Earlier this week, the United States Supreme Court heard a 17 year-long legal battle between the State of Washington and Native American Tribes over fishing rights. The Supreme Court was deadlocked in a four to four tie, leaving the previous decision from the United States Court of Appeals for the 9th Circuit intact. This decision mandated that the State of Washington expend billions of dollars for repairs to infrastructure that threatens and degrades salmon habitats and populations. While this primarily represents a win for Native American Tribes, this ruling will assist salmon recovery efforts in the region and should not go unnoted. In a never-ending battle for fish conservation in the Pacific Northwest, this is a huge win!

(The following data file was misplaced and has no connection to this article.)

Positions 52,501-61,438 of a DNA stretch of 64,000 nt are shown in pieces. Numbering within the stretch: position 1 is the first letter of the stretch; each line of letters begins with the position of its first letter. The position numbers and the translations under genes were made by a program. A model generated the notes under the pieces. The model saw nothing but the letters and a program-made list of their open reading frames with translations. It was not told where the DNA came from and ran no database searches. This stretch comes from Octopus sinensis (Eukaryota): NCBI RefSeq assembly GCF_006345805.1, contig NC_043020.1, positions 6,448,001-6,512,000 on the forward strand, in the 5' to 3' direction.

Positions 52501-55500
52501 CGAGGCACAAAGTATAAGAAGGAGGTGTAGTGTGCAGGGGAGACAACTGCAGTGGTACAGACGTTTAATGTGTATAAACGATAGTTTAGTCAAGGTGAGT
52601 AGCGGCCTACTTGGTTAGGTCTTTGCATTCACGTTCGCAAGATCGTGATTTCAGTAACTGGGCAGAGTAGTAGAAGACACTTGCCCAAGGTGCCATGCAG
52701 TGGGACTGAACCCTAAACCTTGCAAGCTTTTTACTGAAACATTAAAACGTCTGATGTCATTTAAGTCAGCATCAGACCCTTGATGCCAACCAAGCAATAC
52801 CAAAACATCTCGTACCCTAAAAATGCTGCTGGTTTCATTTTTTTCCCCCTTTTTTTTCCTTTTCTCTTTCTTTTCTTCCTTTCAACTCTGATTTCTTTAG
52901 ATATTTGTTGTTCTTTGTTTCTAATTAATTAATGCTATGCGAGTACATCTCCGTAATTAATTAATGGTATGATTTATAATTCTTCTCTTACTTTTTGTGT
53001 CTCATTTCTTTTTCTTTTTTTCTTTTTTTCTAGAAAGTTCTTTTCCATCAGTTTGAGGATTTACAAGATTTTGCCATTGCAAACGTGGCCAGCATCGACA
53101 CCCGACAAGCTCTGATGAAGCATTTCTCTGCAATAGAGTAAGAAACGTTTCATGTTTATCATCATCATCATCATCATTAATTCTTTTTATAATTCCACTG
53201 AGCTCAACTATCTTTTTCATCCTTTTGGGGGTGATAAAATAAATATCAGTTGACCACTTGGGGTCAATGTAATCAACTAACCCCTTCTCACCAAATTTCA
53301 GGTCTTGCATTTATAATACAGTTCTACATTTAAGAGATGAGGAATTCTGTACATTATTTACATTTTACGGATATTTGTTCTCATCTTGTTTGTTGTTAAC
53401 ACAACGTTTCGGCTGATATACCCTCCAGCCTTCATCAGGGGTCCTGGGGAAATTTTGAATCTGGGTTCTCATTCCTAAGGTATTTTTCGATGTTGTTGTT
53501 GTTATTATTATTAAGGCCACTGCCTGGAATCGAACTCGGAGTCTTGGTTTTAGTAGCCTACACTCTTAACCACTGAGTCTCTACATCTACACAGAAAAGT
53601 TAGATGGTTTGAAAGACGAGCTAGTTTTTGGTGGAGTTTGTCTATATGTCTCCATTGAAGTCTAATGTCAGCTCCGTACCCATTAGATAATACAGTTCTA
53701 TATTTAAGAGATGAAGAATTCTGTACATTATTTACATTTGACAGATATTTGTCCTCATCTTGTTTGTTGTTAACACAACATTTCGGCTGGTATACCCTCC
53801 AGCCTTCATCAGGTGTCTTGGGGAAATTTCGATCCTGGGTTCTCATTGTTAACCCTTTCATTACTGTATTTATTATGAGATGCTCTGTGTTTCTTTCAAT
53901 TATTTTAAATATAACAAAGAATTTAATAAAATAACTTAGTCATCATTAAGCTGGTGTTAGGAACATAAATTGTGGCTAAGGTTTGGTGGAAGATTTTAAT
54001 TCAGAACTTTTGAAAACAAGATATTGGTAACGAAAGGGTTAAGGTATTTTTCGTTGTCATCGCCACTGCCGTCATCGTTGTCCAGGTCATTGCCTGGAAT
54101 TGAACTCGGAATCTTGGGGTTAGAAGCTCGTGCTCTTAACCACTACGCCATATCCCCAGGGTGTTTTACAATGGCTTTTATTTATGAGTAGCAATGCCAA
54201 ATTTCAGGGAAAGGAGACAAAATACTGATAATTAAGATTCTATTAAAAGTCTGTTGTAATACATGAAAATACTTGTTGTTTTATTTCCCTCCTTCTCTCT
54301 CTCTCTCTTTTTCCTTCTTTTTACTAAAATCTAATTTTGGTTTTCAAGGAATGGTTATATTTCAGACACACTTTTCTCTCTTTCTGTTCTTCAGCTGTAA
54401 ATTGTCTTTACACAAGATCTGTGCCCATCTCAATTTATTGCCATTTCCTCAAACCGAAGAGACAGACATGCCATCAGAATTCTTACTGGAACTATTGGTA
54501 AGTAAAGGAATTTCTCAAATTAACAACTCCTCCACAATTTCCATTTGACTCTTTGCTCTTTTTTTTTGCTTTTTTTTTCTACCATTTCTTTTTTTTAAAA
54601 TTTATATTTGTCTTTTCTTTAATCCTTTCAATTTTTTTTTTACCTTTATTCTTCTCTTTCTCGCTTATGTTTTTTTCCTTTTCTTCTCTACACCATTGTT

Melissa Erkel, a fish-passage biologist with the Washington Dept. of Fish and Wildlife, looks at a culvert along the north fork of Newaukum Creek near Enumclaw, Wash., on June 22, 2015. (Ted S. Warren / AP)
Melissa Erkel, a fish-passage biologist with the Washington Dept. of Fish and Wildlife, looks at a culvert along the north fork of Newaukum Creek near Enumclaw, Wash., on June 22, 2015. (Ted S. Warren / AP)

For more on this development, check out these articles by the Seattle Times and New York Times .

Also, check out these related Flylords’ stories: Hydroelectric Project on Washington’s Skykomish River Cancelled, The Olympic Peninsula, and  Save Bristol Bay.

Images from the Seattle Times and NY Times